There are still photographers who become disoriented when lining up their shots. In other words, once they look at their camera’s monitor, images that are erect seem to be a little tilted or bowed inward.

The most appropriate way to take care of this matter is to take your best shot at a straight picture, then take another picture after repositioning the camera. Afterwards, you can delete the others once you feel you captured a perfectly aligned image.

Also, just practice level framing of your shots until you become acquainted with the process.

6. Massive Media Card

You have to have an extra memory card or two, especially when you want more moments to preserve. If you only have one memory card, and something goes wrong with it, your camera’s day is over. I own 8 cards now. I started with 256 MB models and my most recent purchase was a 2 GB one. In total, I can take over 1,200 photos in my highest jpg mode. So if I am at a church picnic and they are having various sports contests for the children, I can shoot away and not worry about how many I am taking. (actually, my 2 batteries run out before my memory cards do!!)

7. Shoot High Resolution All the Time

It is advisable to set your camera at its highest resolution settings. You never know when you will get that once in a lifetime photo that you want to print as an 11×14 to be framed for the living room wall. (read point # 6 again)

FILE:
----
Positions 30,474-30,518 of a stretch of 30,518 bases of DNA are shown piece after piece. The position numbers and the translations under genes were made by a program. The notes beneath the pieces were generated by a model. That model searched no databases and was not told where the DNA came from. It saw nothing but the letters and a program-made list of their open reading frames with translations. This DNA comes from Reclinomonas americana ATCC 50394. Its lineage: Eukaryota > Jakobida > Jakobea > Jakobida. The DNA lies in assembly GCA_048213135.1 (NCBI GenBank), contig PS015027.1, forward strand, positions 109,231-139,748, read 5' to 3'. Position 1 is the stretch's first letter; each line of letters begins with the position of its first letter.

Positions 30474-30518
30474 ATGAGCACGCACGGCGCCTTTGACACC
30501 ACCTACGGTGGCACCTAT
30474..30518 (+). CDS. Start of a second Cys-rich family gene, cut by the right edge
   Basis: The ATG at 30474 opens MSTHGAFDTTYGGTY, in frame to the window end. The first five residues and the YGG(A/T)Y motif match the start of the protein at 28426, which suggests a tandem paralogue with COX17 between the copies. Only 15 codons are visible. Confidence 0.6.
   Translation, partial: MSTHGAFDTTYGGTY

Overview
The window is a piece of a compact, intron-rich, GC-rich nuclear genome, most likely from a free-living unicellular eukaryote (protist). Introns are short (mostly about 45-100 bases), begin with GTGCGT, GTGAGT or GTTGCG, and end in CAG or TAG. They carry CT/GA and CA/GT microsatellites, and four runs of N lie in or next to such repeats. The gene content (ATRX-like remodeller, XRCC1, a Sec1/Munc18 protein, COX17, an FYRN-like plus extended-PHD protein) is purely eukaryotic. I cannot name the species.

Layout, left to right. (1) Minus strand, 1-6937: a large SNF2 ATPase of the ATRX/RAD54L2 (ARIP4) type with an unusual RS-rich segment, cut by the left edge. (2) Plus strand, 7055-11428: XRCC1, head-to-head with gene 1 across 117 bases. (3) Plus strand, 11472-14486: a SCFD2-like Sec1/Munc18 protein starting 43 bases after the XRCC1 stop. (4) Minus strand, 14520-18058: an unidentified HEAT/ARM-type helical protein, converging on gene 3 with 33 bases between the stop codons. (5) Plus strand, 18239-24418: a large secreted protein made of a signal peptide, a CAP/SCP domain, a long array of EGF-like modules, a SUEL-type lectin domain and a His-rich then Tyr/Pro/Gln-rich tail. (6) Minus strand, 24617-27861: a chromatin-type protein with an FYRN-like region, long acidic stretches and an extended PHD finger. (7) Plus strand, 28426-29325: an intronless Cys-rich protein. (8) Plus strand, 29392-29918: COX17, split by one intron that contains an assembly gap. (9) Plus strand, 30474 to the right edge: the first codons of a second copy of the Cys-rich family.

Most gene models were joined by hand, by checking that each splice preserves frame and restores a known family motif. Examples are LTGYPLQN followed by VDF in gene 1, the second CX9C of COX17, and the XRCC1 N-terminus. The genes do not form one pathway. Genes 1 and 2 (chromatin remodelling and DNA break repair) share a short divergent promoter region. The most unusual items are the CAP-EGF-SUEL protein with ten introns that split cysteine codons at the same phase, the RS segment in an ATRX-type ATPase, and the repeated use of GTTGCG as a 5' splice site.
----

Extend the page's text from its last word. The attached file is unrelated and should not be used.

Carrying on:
8. Tolerate that Tripod

Tripods are unnecessarily bulky¬Ě for some and so they are often left at home.

I own 2 tripods. A better quality one (that is also bigger and heavier) and a smaller lighter one that I leav in the car. That way I never forget it. You could also buy one of the many mini tripods that will even fit in a larger backpack. There is even one with flexible legs that are meant to be wrapped around objects.

9. The Fun with a Self Timer

Another under-used feature on almost every digital camera is the self timer. This function can be used to save the photographer from missing the picture, by delaying the firing of the shutter up to 10 seconds.

Another use for self timers is to avoid accidentally jarring the camera when you are interested in making long exposures of items at night. Sometimes even the pressing of the shutter by your hand can nudge the camera a tiny bit, and if the exposure is not short enough, the photo will show that tiny movement by way of a blur.

10. Slow Motion

Normally, you will use an exposure of one second or a bit longer to create the flowing effect of water. In this case, you have to look for waterfalls or streams that are under the shade.

One trick is to use a polarizer or your sunglasses to darken the scene and create a longer exposure. More so, this technique can also eliminate distractions from your portrait.

For a really good photographer, which implies using creativity and ingenuity, viewers often get curious and ask, What sort of camera model do you have there?

Would it be more humbling for them to hear that you are using a normal aim and shoot model?

Or you can simply say, Model ME.